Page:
What You Really Want in the Martial Arts

What You Really Want in the Martial Arts

by Keith Pascal


It’s fun to dream, wouldn’t you agree? And sometimes, we wrap our minds around various martial-arts objectives.

Did you know that sometimes, subscribers wish for the wrong martial goal? Let’s take a look at what happens and how you can shape your desires into something more achievable….

When you first dream of some objective, whether it be skill or school, I encourage you to imagine some pie-in-the-sky desires. In this case, a sky’s-the-limit attitude is a good thing.

The fact that your mind can’t stop fantasizing about a super-cool ability or a chain of martial arts schools can work in our favor. I see a similarity between positive daydreaming and directed brainstorming. In the beginning stages of the creativity process, avoid negative thinking … let your mind wander.

Unfortunately, we run into snags in the process of shaping our martial-arts goals to something achievable. We don’t want to dummy down our objective into something anemic, but we don’t want the disappointment of not obtaining the impossible.

Of equal importance, we don’t want to achieve some high ideal, only to find out that we just made an aspect of our life miserable.

Let me give you a few examples:


1. You want to own a chain of martial-arts schools, but once you do, you find that 90% of your day revolves around boring administration and putting out fires created by your various managers and underlings.

For you, the headaches outweigh the benefits. What you really wanted was one, big school that made almost as much as the chain, without the hassles.

2. You want to be the most known teacher at the school where you teach. You work very hard for the fame and recognition. The result: The owner makes you responsible for more classes than you want or have time for. Some jealousy develops among the other teachers; they wonder why you get all the accolades.

What you really wanted was to be known for acquiring fame for the entire school and to be liked by your peers, and to teach a reasonable number of classes, not the lion’s share.


3. You and your friend have a friendly rivalry going on. The two of you decide to compete against each other in one year’s time. You practice katas and one-step sparring diligently.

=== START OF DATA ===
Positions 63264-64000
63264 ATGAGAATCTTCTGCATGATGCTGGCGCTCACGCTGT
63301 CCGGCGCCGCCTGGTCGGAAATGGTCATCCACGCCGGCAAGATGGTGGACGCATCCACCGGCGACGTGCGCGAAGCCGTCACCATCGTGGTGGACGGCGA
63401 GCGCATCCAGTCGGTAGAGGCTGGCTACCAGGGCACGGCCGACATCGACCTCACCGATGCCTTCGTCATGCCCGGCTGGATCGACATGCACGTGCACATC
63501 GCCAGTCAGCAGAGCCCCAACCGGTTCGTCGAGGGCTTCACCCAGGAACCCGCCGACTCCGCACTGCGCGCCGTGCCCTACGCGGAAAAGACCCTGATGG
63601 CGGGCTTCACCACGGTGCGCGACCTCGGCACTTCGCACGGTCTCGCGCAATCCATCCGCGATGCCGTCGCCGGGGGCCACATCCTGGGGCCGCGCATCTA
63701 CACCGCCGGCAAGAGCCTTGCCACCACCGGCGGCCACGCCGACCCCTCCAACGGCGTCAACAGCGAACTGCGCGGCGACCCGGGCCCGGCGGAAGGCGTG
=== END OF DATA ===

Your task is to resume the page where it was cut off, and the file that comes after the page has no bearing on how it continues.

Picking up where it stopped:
In fact, you eat, breathe, and drink “kata.”


Your friend and competitor decides to pursue a different route: He spends all of his time working against a training partner with controlled sparring that spokes into a limited number of techniques (See Secrets of Teaching Martial Arts More Effectively) and working on distance drills (The Punch eCourse).

When the two of you get together, he wipes the floor with your face, over and over.

You emphasized the wrong training for your goal.


Examining and tailoring your goal goes a long way toward preventing regret later on. This makes obvious sense, right?

When you’ve finished the brainstorming and daydreaming stage of your goal-pursuit process, then it’s time for research. Discover the negatives that go along with the positives. Decide whether or not the goal would work for you.

Also, think “tweakability.” Could the goal be modified to eliminate the headaches and negatives?


Last Thoughts

Do you wonder why I have been thinking about shaping goals, lately? Well, my new ebook just appeared on Amazon.comThe Dream Wizard: Defining Rich and Achieving Your Goals By Working For Yourself.


It’s more of an entrepreneurial story than anything else, but it does help you shape what you really want, from businesses to mansions. I suppose you could apply the advice to some of your martial goals.

Oh, and if you like fantasy knives and swords, there’s a good scene in the book and also an interesting look at a software company making a computer game.

Sorry, for the digression … we’ll talk more martial arts … tomorrow,